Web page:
- FINZI, Italian family which can be traced back to the second half of the 13th century; the origin of the name is unknown, The first recorded members were loan bankers in Padua. Subsequently, the family spread to many other towns; some of them added the name of their city of origin to their family name (Finzi of Ancona, of Recanati, of Bologna, of Mantua, of Ferrara, of Reggio-Heb, ארייו – not Arezzo as usually transcribed). In Venice some of them became known as Tedesco-Finzi to emphasize their German origin. Other Finzis may be traced in the Balkans and in Jerusalem and later in England. Some of the most noteworthy members follow in chronological order. MORDECAI (ANGELO) B. ABRAHAM (d. 1476), a versatile scientist, physician, and banker, who lived in Bologna and Mantua. He was known mainly for his mathematical and astronomical works, which included Luḥot, tables on the length of days (publ. Mantua, c. 1479, by Abraham Conat), and an astronomical work entitled Netiv Ḥokhmah (unpublished), He translated into Hebrew three important works by the Arab mathematician Abū Kāmil (850–930). He also translated into Hebrew various works on astronomy and geometry and wrote commentaries on some of them, described and explained recently invented astronomical instruments, and wrote treatiseson grammar and mnemonics. SOLOMON B. ELIAKIM, rabbi in Forli (1536) and Bologna (1552). He wrote a methodological work, Mafte'aḥ ha-Gemara (Venice, 1622). It was reprinted in 1697 in Helmstedt with a Latin translation and notes by C.H. Ritmeier, and again reprinted in Clavis Talmudica Maxima (Hanau, 1714, 1740). GUR ARYEH HA-LEVI, rabbi in Mantua in 1665. He wrote a remarkable commentary on the Shulḥan Arukh, published (Mantua, 1721–23) by his great-nephew, Gur Aryeh b. Benjamin (d. 1754). SAMUEL (d. 1791), pupil of Isaac Lampronti, was a famous preacher and rabbi at Ferrara. His homilies are collected in Imrei Emet (18412). ISAAC RAPHAEL B. ELISHA (1728–1812), of Ferrara, was a widely esteemed preacher, some of whose sermons were published. He was a member of the French Sanhedrin in 1806 and was elected its vice president. JOSEPH (1815–1886), born in Mantua, was a patriot of the Italian Risorgimento. A confidant of Mazzini, Garibaldi, and Cavour, he took an active part in the risings against Austria from 1848 to 1853 and was entrusted with the funds for the Garibaldi's expedition to Sicily in 1860. From 1860 onward, he was a member of parliament for about twenty-five years and he was elected senator in 1886. The jurist MARIO (1913–1943) from Bologna was active in the Italian Resistance during World War II and he assisted Italian and German Jews from 1938; he was captured in 1943 during an attempt to help a Jew. GERALD (1901–1956), English musician and professor of composition at the Royal Academy of Music, wrote choral, orchestral, and chamber music. -BIBLIOGRAPHY: Roth, Italy, index; idem, Jews in the Renaissance (1959), index; Milano, Bibliotheca, index; Milano, Italia, 678; Ghirondi-Neppi, index; Mortara, Indice; A. Balletti, Gli ebrei e gli Estensi (19302), passim; V. Colorni, in: RMI, 9 (1934/35), 221–2; G. Bedarida, Ebrei d'Italia (1950), index; S. Simonsohn, Ha-Yehudim be-Dukkasut Mantovah (1956), index. ADD. BIBLIOGRAPHY: L. Carpi, Il Risorgimento Italiano, Biografie Storico-Politiche d'Illustri Italiani Contemporanei, 4 vols. (1888). (Attilio Milano / Federica Francesconi (2nd ed.)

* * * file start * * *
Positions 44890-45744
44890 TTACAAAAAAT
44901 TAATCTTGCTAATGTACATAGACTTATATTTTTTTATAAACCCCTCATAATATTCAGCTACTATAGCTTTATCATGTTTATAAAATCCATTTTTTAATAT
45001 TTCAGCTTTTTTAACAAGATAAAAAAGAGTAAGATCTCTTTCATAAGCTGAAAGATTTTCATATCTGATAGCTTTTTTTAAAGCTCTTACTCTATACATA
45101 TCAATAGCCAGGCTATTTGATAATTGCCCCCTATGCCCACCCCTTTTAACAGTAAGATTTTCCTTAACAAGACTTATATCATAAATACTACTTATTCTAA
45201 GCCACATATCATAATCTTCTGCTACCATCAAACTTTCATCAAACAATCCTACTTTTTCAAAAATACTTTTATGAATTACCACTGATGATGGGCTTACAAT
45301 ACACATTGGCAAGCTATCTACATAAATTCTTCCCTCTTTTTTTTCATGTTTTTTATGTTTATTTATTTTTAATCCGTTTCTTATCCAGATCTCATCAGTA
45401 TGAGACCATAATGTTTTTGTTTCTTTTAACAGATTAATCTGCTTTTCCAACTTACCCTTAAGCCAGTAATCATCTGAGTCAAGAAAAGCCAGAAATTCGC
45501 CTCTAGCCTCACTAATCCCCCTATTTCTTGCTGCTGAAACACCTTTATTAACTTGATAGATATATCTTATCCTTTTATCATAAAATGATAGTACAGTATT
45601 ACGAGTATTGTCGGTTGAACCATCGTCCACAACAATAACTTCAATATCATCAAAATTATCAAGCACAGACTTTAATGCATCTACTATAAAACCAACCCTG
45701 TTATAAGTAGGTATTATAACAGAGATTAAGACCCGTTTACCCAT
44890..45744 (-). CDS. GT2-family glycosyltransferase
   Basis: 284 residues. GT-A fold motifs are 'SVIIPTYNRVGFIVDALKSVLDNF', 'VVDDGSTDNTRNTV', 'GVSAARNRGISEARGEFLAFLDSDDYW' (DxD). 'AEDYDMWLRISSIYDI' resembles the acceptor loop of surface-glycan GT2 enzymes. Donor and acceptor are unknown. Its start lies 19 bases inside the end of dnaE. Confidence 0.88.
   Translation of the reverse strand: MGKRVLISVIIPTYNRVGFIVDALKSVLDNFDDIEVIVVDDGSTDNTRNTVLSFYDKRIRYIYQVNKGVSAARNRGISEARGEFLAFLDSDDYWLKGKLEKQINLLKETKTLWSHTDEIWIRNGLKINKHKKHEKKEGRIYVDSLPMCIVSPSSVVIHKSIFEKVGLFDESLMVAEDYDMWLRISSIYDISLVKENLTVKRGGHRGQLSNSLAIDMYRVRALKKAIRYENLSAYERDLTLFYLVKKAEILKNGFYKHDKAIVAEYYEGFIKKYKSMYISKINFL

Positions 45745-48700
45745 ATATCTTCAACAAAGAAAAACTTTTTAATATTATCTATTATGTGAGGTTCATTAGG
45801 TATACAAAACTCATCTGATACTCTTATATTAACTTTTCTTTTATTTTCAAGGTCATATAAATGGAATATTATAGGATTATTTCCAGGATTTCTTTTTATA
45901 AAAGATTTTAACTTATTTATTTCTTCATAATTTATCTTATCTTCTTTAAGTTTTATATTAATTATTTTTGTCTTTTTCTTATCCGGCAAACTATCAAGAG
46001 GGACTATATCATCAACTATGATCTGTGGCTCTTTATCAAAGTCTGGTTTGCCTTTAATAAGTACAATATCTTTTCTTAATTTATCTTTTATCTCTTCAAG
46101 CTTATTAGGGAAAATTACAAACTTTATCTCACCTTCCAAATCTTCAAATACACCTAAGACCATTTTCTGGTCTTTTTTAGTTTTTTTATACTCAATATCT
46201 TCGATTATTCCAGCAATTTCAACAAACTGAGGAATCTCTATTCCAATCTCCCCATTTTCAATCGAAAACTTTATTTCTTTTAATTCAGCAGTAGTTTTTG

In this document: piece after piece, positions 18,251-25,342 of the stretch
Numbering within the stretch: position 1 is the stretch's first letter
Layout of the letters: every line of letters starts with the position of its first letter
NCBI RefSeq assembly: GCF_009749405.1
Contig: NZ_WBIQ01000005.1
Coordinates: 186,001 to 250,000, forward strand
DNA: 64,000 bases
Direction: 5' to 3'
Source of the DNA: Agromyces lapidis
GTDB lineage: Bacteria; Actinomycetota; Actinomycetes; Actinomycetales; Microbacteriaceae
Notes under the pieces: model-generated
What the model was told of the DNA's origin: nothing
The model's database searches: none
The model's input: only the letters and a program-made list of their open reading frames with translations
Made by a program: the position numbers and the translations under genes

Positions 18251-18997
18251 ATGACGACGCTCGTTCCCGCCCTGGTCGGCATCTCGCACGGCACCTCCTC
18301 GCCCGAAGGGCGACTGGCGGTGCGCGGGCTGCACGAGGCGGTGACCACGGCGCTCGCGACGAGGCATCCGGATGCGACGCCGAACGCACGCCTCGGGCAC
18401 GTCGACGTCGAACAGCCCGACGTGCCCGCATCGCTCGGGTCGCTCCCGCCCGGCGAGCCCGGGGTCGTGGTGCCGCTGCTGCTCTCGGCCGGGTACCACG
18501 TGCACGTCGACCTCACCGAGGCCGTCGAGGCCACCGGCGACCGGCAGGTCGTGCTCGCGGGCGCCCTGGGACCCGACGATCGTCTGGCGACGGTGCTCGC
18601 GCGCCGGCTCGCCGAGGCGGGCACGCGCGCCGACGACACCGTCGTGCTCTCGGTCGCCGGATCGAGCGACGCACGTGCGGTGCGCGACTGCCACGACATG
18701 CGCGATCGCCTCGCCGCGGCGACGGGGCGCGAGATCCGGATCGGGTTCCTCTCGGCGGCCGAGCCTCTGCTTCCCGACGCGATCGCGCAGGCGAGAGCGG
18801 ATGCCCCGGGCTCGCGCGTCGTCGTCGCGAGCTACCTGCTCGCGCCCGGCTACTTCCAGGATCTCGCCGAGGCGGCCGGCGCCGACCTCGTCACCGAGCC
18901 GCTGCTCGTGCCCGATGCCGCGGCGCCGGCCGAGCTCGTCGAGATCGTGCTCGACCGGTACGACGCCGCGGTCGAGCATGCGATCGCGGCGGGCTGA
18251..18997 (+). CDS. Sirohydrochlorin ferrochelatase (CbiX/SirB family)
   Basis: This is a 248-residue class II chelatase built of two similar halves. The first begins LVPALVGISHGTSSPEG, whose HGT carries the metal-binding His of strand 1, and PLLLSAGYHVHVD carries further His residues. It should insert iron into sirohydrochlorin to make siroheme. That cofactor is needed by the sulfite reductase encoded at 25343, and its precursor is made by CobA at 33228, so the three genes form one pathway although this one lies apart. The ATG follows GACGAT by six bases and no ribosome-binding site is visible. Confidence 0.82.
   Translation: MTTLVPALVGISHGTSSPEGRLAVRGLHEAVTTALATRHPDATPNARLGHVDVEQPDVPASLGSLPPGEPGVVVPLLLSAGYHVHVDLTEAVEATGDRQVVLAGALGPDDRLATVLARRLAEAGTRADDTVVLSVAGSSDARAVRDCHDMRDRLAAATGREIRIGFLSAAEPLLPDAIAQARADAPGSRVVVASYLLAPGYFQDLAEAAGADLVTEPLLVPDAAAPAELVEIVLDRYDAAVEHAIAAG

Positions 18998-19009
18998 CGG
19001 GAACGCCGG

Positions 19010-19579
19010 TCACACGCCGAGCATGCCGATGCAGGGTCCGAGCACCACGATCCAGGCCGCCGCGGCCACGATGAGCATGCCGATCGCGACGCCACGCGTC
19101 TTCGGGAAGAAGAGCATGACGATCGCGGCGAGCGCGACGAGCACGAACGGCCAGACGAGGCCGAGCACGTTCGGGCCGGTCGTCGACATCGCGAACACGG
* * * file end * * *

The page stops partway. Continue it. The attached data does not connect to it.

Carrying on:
Encyclopedia Judaica. 1971.